Welcome to this introduction to smart contracts! In this series, we will learn the fundamentals of smart contracts in Ethereum. We will also build a smart contract from scratch using the Solidity language.
Here’s a quick recap of what we have learned so far.
We learned about geth, the command line interface into Ethereum.
We learned how to create a private blockchain on our computer.
We also learned how to mine ether on our private blockchain.
If you need to refresh these topics, watch our videos in this series, in the Youtube channel called “Turbo Prep”.
So, here are the goals for today’s video.
We will learn about the basics of smart contracts in Ethereum.
We will learn about EVM, or the Ethereum Virtual Machine, and why it’s important for understanding smart contracts.
We will also learn about the Solidity language, for creating smart contracts.
Lets get started!
To begin with, we will look at the basics of smart contracts in Ethereum.
What is a smart contract?
It is a “Mechanism To Distribute Assets Among A Fixed Number Of Parties”.
Let’s go through each aspect of this definition.
Parties refers to accounts on the Ethereum blockchain. As we have seen in prior videos, accounts can send ether to each other using transactions.
Smart contracts treat each of these accounts, as parties to a smart contract.
Smart contracts are nothing but software programs, that reside on the Ethereum blockchain.
This is what makes Ethereum’s blockchain different than some other blockchains, in that, it not only allows currency to reside on it, but software code as well.
A smart contract needs a way to distribute assets, usually ether, amongst its accounts. It does so using Ethereum transactions.
In other words, just like a human operating an account can send ether to another human operating an account, a smart contract can send ether to another account, multiple accounts, or even other smart contracts.
Here are some examples of smart contracts.
An escrow agreement can be modelled as a smart contract, where it will store ether on behalf of one or more parties, and release it upon completion of certain conditions.
On the same lines, an employment agreement can be modelled as a smart contract, where it will release a fixed amount of ether to the employee, upon completion of a finite amount of work.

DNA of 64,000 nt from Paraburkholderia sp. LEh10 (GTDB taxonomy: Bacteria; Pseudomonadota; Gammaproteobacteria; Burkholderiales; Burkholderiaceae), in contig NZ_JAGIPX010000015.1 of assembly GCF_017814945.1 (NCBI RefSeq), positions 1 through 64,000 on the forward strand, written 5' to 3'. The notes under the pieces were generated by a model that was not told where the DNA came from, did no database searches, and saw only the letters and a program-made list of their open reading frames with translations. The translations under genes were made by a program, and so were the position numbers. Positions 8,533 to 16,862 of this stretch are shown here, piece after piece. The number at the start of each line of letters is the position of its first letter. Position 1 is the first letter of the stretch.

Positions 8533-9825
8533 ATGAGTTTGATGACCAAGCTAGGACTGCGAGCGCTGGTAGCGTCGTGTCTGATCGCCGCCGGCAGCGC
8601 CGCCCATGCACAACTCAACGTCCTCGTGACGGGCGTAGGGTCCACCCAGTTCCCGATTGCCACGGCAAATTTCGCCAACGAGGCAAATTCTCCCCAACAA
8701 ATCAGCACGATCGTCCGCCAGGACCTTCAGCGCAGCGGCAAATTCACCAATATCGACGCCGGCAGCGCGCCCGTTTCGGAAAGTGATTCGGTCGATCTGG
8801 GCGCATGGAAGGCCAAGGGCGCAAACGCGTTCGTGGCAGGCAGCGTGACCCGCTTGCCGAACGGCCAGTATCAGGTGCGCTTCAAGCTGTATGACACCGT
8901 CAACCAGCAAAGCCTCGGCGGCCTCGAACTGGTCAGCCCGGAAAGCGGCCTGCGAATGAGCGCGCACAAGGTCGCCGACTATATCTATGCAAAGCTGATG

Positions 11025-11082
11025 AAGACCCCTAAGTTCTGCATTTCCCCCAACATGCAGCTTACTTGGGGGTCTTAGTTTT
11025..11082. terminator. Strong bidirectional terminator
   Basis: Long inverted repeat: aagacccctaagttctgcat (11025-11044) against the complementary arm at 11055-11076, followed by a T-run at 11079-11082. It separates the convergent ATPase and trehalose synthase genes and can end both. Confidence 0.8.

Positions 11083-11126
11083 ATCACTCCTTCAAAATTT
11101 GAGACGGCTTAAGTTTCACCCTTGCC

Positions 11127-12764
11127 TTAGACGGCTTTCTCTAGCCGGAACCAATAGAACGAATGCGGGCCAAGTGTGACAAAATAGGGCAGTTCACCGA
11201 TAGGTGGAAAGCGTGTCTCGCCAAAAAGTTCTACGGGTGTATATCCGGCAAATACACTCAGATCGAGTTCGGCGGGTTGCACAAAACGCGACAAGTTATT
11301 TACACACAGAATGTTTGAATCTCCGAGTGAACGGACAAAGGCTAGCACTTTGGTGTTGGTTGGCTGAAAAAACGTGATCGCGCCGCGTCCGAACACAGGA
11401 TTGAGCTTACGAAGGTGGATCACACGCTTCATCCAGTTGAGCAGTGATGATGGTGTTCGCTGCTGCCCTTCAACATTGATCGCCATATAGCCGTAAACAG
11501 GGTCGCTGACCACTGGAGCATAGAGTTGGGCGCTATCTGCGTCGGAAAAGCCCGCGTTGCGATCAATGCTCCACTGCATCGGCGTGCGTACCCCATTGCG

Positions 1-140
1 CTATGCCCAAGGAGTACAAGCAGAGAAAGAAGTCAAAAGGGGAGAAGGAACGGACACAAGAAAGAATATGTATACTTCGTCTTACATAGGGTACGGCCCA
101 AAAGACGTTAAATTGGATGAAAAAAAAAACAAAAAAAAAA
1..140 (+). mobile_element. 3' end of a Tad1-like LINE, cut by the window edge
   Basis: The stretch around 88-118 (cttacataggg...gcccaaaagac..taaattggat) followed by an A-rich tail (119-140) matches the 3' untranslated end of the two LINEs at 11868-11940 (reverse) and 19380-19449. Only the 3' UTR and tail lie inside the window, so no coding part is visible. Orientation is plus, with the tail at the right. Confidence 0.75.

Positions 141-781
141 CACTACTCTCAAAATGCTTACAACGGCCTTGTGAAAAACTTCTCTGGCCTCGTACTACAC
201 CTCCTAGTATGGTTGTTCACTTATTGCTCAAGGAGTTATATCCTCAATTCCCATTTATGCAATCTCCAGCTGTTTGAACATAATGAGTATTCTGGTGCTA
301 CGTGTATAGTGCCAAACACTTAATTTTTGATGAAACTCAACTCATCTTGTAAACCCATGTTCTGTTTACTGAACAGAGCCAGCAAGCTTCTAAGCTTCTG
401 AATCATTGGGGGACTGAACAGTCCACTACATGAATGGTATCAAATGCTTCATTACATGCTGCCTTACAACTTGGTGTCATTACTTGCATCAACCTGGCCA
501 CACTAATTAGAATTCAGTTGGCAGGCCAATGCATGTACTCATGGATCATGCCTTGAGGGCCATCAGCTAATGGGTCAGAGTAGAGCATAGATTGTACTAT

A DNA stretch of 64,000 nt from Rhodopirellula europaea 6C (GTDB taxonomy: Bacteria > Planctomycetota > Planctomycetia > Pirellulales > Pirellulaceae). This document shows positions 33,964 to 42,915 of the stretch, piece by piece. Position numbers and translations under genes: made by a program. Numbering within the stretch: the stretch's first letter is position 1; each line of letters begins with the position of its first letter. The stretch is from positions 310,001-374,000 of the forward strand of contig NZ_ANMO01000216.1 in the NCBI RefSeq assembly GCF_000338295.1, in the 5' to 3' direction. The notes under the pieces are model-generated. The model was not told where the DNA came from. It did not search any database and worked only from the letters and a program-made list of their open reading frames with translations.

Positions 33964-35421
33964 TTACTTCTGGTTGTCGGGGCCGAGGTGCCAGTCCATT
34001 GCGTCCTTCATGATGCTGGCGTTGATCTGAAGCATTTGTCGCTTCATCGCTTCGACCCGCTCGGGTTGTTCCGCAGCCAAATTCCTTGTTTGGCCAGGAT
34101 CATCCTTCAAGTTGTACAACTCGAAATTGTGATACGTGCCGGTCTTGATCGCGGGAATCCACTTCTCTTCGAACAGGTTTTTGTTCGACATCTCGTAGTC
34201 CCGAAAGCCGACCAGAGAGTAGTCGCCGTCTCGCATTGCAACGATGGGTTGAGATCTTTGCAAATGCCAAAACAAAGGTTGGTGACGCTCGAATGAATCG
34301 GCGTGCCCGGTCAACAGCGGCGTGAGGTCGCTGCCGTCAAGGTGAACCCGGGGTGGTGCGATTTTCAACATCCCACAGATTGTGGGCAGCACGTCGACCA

An auction is a smart contract between bidders, who get ownership of a digital asset based on two conditions: one, the submission of the highest bid, and two, the payment of the final bid.
Lastly, voting can be modelled as a smart contract. We will learn to build a voting system in the next video.
Now, let’s get into more details around smart contracts, by learning about the EVM and Solidity.
What is the EVM?
It is the “Part of the Ethereum blockchain that handles state and logic”.
A key point to remember is this:
In Ethereum, a smart contract is similar to an object in an object oriented language such as C++ or Java.
Objects in Ethereum are nothing but accounts.
This means, each account can have its own state and logic. Again, this is no different than objects in object oriented languages having variables and methods.
Since accounts can communicate using transactions, so too can smart contracts send transactions to each other.
So – just like a tank is a truck with a gun and ammunition, Ethereum accounts are objects that have transactions and ethers.
Now, the EVM executes bytecode. Smart contracts exist as bytecode, which is executed by the Ethereum Virtual Machine.
It is similar to bytecode used in the Java JVM or C# CLR.
Finally, every transaction and execution of bytecode costs ether.
This mechanism ensures that any code running on the EVM does not waste resources, by going into an infinite loop, for instance.
Now we come to Solidity. Why do we need it?
Solidity is the “Language for writing smart contracts targeting Ethereum”.
It is the most popular way of writing Ethereum contracts as of now.
Other languages are also being created, such as Serpent, for Python programmers.
Several compilers are available for compiling smart contracts written in Solidity.
SolC and the browser-based compiler are the two most common compilers for Solidity.
These compilers compile Solidity into EVM bytecodes, which can then be deployed into the Ethereum blockchain.
This completes the entire lifecycle of a smart contract in Ethereum.
It starts as a Solidity file, which is compiled into EVM bytecodes, which are deployed into the Ethereum blockchain, ready to receive transactions.
This ends our introduction to smart contracts.
In the next video, we will learn to build and deploy a voting smart contract using Solidity in our lab.
Thanks for watching!